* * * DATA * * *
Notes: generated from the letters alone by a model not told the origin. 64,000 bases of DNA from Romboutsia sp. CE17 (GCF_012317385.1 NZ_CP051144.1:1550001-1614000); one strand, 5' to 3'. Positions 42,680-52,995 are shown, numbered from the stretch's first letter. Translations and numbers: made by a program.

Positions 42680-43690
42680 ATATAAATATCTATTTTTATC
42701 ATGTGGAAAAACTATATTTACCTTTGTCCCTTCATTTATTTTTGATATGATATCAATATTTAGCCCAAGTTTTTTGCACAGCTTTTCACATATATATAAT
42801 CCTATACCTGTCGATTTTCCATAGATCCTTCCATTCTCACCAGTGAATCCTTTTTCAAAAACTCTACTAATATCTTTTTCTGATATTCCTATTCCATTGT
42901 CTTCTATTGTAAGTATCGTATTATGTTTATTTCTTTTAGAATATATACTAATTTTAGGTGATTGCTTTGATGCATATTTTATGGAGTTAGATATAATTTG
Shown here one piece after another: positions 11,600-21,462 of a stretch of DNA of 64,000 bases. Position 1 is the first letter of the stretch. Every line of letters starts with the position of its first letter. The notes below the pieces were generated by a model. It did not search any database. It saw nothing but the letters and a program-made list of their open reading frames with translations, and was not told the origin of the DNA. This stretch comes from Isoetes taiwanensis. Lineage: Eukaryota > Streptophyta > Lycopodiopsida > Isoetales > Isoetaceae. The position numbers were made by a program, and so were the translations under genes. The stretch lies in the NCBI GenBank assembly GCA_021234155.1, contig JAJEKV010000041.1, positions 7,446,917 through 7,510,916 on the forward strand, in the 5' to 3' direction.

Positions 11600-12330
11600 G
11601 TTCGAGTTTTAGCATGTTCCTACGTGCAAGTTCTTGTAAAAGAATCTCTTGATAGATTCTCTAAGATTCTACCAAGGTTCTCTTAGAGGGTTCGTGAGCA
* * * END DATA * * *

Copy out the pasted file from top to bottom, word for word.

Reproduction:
Notes: generated from the letters alone by a model not told the origin. 64,000 bases of DNA from Romboutsia sp. CE17 (GCF_012317385.1 NZ_CP051144.1:1550001-1614000); one strand, 5' to 3'. Positions 42,680-52,995 are shown, numbered from the stretch's first letter. Translations and numbers: made by a program.

Positions 42680-43690
42680 ATATAAATATCTATTTTTATC
42701 ATGTGGAAAAACTATATTTACCTTTGTCCCTTCATTTATTTTTGATATGATATCAATATTTAGCCCAAGTTTTTTGCACAGCTTTTCACATATATATAAT
42801 CCTATACCTGTCGATTTTCCATAGATCCTTCCATTCTCACCAGTGAATCCTTTTTCAAAAACTCTACTAATATCTTTTTCTGATATTCCTATTCCATTGT
42901 CTTCTATTGTAAGTATCGTATTATGTTTATTTCTTTTAGAATATATACTAATTTTAGGTGATTGCTTTGATGCATATTTTATGGAGTTAGATATAATTTG
Shown here one piece after another: positions 11,600-21,462 of a stretch of DNA of 64,000 bases. Position 1 is the first letter of the stretch. Every line of letters starts with the position of its first letter. The notes below the pieces were generated by a model. It did not search any database. It saw nothing but the letters and a program-made list of their open reading frames with translations, and was not told the origin of the DNA. This stretch comes from Isoetes taiwanensis. Lineage: Eukaryota > Streptophyta > Lycopodiopsida > Isoetales > Isoetaceae. The position numbers were made by a program, and so were the translations under genes. The stretch lies in the NCBI GenBank assembly GCA_021234155.1, contig JAJEKV010000041.1, positions 7,446,917 through 7,510,916 on the forward strand, in the 5' to 3' direction.

Positions 11600-12330
11600 G
11601 TTCGAGTTTTAGCATGTTCCTACGTGCAAGTTCTTGTAAAAGAATCTCTTGATAGATTCTCTAAGATTCTACCAAGGTTCTCTTAGAGGGTTCGTGAGCA